Lucian’s Hippias provides an exemplary case of a detailed architectural ecphrasis of a Roman bathhouse. By resorting to a wide range of enargeic devices, Lucian frames the primary sense experience of the bath in a way that aims at actively engaging the sensory apparatus of the
reader. This poikilotropic writing style (diversity of enargeic devices) reflects the architectural poikilia (multifariousness) of the building itself and creates a ‘bodily-felt’ readerly experience of the marvellous.
The aim of this paper is threefold. First, to identify and classify the various enargeic devices that Lucian uses to re-create the texture of the marvellous of Hippias’ architecture and, through a close examination of their functionality, to analyse how each of these devices shape and inform the reader’s perceptual experience of the bathhouse.
Second, to consider how by re-creating the viewer’s immersive experience of architecture, the Hippias tests the appropriateness of thaumazein in Imperial culture (cf. Lucian’s De Domo; see Hunzinger 2015: 422-37): is an educated man (πεπαιδευμένος ἀνήρ) expected to develop an exclusively intellectualized appreciation of art/architecture that excludes the possibility of a more direct engagement with artefacts/architectural spaces from an aesthetic angle or is there something in Lucian’s conjuring of the experience of art/architecture that suggests otherwise?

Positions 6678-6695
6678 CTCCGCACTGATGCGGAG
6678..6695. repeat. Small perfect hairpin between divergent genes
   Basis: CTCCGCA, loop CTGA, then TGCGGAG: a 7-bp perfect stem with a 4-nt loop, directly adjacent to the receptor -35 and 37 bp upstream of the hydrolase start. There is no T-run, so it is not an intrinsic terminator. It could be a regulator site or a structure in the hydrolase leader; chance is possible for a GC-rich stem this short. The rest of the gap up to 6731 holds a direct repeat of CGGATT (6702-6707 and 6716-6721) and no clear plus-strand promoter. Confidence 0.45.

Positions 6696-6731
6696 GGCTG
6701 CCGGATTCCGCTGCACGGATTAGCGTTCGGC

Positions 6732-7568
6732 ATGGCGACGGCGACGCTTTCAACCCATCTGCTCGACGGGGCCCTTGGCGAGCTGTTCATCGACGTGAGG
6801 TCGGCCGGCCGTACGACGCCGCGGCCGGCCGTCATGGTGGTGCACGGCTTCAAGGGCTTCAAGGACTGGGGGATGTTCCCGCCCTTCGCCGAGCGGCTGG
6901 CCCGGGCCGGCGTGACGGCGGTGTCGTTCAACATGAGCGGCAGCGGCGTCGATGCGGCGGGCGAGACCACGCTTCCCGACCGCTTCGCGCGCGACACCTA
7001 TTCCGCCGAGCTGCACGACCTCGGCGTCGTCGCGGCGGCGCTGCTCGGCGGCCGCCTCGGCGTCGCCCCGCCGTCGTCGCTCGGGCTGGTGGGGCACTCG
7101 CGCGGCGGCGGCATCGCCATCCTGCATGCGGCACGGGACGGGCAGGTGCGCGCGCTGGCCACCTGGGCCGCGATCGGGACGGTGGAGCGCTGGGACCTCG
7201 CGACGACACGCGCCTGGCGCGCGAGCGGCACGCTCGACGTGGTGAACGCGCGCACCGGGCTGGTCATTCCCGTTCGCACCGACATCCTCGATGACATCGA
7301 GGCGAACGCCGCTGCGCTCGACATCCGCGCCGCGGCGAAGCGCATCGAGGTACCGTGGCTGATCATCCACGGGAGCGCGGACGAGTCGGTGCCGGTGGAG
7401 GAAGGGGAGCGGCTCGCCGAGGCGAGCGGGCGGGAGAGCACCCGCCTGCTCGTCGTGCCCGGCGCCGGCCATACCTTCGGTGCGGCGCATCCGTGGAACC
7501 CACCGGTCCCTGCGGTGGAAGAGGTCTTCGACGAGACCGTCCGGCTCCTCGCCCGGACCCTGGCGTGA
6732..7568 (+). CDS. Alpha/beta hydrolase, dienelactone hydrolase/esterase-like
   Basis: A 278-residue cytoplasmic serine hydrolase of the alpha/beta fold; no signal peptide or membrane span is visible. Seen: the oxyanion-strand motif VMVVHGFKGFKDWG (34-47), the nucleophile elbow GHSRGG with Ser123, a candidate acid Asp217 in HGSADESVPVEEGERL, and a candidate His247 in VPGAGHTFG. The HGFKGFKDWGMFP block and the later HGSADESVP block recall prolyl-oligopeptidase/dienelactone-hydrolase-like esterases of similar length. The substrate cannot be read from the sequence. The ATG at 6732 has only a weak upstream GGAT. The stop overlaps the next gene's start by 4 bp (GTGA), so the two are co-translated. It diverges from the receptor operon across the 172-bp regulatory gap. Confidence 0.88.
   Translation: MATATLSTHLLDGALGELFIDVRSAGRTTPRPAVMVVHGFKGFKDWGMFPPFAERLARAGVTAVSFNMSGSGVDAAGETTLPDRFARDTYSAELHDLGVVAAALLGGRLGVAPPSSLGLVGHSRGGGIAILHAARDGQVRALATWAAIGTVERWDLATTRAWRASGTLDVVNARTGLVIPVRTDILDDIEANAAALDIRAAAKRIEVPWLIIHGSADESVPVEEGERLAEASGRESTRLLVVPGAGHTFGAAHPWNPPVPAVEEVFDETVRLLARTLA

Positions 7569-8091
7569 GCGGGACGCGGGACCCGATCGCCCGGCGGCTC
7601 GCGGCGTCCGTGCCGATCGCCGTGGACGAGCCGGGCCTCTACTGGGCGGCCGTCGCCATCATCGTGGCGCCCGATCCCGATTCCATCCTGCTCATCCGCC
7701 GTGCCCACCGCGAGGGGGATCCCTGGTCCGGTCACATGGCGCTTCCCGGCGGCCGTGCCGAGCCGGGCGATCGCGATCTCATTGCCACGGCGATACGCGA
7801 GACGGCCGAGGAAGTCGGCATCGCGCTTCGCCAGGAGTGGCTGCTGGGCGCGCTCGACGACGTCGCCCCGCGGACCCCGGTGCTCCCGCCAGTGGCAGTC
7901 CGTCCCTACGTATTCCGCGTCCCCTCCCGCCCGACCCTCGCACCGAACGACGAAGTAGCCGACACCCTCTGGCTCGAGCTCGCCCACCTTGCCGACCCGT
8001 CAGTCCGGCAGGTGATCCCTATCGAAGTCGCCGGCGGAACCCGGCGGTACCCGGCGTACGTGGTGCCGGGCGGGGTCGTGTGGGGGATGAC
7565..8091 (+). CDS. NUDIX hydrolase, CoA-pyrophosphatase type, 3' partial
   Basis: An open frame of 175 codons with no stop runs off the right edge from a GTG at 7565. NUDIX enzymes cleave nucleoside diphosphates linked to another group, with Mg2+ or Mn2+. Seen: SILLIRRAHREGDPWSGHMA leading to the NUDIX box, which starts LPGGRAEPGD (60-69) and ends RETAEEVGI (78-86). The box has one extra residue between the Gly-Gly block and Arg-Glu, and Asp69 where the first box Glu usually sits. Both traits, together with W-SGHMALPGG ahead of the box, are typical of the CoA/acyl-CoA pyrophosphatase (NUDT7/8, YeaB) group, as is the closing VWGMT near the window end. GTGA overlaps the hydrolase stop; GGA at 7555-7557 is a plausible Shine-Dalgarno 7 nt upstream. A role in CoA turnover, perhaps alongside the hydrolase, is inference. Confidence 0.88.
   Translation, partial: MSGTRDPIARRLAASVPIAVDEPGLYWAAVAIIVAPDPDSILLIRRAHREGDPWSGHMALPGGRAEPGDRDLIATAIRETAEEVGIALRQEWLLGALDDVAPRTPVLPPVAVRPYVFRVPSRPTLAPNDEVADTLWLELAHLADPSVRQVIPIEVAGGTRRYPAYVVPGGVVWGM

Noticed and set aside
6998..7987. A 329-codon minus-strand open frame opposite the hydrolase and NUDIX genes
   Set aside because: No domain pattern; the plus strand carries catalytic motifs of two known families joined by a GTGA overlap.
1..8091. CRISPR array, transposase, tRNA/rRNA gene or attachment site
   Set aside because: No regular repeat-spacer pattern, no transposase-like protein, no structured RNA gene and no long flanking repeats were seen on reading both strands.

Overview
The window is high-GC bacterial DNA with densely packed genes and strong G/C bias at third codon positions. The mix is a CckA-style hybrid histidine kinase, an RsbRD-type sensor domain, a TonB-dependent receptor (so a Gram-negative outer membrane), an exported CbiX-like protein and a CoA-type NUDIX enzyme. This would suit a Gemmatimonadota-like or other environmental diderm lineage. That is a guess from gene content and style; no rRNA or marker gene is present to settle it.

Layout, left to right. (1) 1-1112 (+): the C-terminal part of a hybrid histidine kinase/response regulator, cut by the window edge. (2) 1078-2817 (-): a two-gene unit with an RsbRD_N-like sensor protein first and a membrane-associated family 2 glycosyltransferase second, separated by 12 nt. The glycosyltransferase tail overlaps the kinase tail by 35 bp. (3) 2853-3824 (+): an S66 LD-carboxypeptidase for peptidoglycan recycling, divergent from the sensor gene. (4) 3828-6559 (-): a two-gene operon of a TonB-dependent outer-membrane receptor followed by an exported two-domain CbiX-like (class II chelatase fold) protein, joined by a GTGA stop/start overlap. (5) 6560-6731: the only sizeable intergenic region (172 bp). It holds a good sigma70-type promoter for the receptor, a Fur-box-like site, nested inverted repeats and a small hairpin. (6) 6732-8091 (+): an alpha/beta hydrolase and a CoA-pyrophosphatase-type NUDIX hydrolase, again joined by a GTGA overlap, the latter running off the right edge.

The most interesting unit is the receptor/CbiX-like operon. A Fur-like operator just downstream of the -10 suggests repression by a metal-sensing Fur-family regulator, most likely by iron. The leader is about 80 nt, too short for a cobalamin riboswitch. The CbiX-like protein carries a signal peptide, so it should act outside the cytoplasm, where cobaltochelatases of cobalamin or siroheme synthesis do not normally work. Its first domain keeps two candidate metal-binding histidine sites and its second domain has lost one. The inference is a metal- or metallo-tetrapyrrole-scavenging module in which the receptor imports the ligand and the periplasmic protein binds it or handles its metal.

Third, to show that by developing a vocabulary of conceptual frameworks that match the various aspects of the sensorium evoked in the Hippias, we as readers, have at our disposal a methodological tool which can help us reframe questions regarding the nature of
(architectural) ecphrasis beyond the traditional interpretative framework of the paragonal image/text theory.